Finishing Line Press
I often lament that I have never lived anywhere else.Â Sure, I’ve moved like a roulette wheel ticking around to different suburbs, but that center, the crumbling metropolis of Scranton, has always been within reach.Â Â And I won’t lie, my husband and I have had many fantasies about picking up our children and moving wherever we want, settling where we think they will have a better life.Â Â After reading Dawn Leas’ I know When to Keep Quiet, I must admit, this seems like a horrible idea.
The topography of I Know When to Keep Quiet is as vast as the Texas landscape where the speaker and her family eventually end up.Â The poems begin in New Jersey, where the speaker is surrounded by family.Â Most notably a grandmother whose backyard is “A stone-walled map of green and red peppers”.Â There is a strong sense of unity in this family from New Jersey.Â They go to mass together, they eat dinner at one another’s houses, and most importantly, they seem to simply surround one another.
But all is not as it seems.Â In Ashes, Leas paints a terrifying portrait of an abusive, alcoholic father.Â The poem is fraught with tension as she describes her father’s violent behavior:
My father was a volcano
spewing lava that night,
tables became timber–
curtains fell, walls crumbled.
While I have read my share of childhood abuse poems, there is something distinct in Ashes.Â Leas doesn’t stop at the visual, she captures the visceral:
In the morning, we tiptoed over rocky
landscape, washed our hands in ashes.
It’s that last line.Â The waiting.Â That really illuminates the rest of this collection with a sense of foreboding.Â This family is going somewhere.Â And you can believe it will indeed be a rocky landscape.
I Know When to Keep Quiet then becomes a story about the chase. Â The chase for her father’s sobriety, his chase for a sense of normalcy. Â The family picks up everything and moves through several different states, all of which Leas manages to capture the essence of with subtle and distinct images, all while letting us in on her reluctance to call these foreign places home.Â In Assimilation, a poem from the family’s stop in New Orleans, she learns to eat crab from an aunt and uncle:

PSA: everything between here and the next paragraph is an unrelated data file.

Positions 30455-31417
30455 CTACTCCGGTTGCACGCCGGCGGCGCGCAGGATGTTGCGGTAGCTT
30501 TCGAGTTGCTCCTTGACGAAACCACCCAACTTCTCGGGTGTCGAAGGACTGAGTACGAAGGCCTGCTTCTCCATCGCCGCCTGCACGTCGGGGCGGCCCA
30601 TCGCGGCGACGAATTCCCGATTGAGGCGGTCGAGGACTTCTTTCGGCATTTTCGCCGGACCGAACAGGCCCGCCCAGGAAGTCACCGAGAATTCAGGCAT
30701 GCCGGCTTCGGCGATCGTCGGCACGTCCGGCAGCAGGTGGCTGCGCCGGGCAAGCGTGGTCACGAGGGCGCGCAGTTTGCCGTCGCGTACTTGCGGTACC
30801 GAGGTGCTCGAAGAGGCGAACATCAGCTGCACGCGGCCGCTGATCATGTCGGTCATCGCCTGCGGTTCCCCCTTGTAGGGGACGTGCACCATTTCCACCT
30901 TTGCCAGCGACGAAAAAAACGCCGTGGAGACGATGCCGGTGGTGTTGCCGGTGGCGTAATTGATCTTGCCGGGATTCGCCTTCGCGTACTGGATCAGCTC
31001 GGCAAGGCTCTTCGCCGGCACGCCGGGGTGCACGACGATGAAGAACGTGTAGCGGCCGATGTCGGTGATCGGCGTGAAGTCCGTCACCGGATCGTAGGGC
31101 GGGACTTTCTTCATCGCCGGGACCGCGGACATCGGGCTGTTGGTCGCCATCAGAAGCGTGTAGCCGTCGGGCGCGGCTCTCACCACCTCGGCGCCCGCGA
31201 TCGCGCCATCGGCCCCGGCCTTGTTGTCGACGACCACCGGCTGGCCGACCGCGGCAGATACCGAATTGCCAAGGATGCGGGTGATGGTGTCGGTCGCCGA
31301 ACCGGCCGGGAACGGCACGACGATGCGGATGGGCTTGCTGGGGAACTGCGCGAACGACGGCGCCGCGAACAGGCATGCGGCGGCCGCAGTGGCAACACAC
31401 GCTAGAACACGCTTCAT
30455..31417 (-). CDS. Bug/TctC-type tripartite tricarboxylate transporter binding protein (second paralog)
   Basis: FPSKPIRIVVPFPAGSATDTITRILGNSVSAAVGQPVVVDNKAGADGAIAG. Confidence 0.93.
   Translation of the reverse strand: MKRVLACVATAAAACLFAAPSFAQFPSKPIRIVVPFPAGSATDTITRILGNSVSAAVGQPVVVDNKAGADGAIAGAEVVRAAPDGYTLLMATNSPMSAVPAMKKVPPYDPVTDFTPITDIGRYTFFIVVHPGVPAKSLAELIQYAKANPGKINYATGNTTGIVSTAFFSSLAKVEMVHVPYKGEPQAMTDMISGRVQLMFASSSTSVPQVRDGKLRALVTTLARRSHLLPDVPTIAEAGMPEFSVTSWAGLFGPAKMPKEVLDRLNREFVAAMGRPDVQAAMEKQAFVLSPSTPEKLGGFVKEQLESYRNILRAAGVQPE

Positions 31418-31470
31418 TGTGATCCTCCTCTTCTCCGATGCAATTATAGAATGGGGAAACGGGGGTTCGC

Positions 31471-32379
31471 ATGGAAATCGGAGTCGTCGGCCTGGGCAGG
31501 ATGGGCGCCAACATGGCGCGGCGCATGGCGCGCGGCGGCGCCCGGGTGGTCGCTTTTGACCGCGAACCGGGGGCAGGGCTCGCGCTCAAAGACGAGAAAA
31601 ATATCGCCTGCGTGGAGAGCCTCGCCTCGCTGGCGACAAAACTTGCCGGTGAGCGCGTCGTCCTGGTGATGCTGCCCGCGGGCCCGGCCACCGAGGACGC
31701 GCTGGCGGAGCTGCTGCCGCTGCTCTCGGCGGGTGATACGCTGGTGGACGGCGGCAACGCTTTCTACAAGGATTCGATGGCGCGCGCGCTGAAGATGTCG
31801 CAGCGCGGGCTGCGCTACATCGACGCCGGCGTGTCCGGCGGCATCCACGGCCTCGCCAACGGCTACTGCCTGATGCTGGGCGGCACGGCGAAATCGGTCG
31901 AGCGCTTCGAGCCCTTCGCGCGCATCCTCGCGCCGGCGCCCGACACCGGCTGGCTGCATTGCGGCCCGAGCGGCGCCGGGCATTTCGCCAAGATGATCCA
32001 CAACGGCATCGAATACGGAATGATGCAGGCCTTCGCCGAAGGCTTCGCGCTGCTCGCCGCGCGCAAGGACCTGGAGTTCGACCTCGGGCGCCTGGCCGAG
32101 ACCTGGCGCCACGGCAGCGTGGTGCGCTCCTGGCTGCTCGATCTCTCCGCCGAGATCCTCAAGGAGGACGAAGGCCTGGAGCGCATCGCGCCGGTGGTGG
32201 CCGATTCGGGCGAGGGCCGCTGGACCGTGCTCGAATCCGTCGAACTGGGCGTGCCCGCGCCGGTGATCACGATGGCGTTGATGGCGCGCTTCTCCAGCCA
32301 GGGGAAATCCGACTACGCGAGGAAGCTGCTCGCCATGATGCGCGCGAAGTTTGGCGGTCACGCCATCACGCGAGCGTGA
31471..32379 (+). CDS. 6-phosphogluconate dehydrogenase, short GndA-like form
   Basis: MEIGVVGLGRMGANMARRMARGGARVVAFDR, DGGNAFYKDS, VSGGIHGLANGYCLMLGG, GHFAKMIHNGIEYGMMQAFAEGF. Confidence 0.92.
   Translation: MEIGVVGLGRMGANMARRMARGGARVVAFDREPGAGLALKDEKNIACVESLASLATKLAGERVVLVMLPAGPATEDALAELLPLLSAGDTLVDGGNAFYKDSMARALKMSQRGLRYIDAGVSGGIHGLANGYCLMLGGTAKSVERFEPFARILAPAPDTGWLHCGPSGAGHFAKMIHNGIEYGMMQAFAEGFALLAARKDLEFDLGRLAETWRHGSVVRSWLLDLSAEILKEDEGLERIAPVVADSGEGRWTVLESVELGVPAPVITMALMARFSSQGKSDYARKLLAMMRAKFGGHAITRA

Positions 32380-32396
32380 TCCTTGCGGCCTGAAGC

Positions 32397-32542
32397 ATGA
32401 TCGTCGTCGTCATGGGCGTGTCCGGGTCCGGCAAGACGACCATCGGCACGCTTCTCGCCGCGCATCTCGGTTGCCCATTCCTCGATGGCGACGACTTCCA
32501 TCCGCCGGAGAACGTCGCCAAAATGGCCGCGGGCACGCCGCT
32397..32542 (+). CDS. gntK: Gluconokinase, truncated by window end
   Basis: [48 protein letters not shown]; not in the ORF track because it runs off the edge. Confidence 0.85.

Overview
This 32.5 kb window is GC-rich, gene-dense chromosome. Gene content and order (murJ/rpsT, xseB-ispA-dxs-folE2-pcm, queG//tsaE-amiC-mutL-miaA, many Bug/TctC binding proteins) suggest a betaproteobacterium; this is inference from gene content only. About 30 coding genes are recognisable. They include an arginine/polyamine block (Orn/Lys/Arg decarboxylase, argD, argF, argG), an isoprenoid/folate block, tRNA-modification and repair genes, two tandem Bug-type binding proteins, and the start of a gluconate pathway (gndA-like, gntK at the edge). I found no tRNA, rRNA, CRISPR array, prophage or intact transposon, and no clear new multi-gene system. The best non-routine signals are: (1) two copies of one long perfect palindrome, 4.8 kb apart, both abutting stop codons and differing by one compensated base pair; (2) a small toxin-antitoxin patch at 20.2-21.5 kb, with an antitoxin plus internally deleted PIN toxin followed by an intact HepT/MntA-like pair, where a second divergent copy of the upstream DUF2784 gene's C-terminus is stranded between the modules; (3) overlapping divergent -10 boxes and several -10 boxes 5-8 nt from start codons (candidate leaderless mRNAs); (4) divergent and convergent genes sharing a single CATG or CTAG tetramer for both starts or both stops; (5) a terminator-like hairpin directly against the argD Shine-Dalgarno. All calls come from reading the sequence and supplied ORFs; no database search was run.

On the tabletop, covered
with soggy newspapers,
a collage of broken carcasses,
cracked claws, half-empty pony bottles
takes shape.Â I study it, a transplanted
niece left behind, a culture not my own.
The family then flees New Orleans and heads for “the next exit, the new hometown, the cacti-sprinkled flatlands and prairies [of Texas].”Â It is here that Leas learns to drive, comes of age, so to speak, and meets Miss Jean, whose drawl teaches “me how to be a Texan, a lady.”
Finally, just when we feel a sense of settling in on the part of the speaker, the family is uprooted once more and heads for their final destination: Pennsylvania.Â Â Â Leas spends a lot of time in this section of the book showing us the struggles of belonging.Â In Another School, 1982:
The teacher introduces us, asks
polite questions about Texas.
We answer with hybrid accents.
The boys stare, the girls smirk,
heads turning to whisper.
Suddenly, the reader is pulled from the comfortable chair in our living room to the uncomfortable task of standing in front of a classroom full of high school students.Â Our heart aches for these sisters, our speaker and her twin. Â Â We have followed her journey, we have watched her grow and overcome so much change and turmoil, and we want to know she will be okay.
And she is.Â In the last, and in my opinion the strongest, poem in the collection, Slipping, Leas captures the raw tenderness of adolescence:
Back on the dock, words pause
in the air above us.Â Hands glide
over skin smooth as the lake’s
And then, in the poem’s final verse, the poets grasp of the figurative becomes apparent:
This is the way I fall back,
yes, dark water rolling the dock, yes
the weight of drowning on my chest.
We are left knowing that while Pennsylvania has become home for the speaker, she will never forget where she has been, a deep tide always rolling her back to the rocky landscape over which she has traversed. Â Â And the reader is left thankful for such a beautiful collection, and for the fact that Dawn Leas doesn’t know when to keep quiet. Â As for me, I will be staying put.Â Allowing the roots under my small Pennsylvania house to grow deep and envelop my girls with a sense of permanence.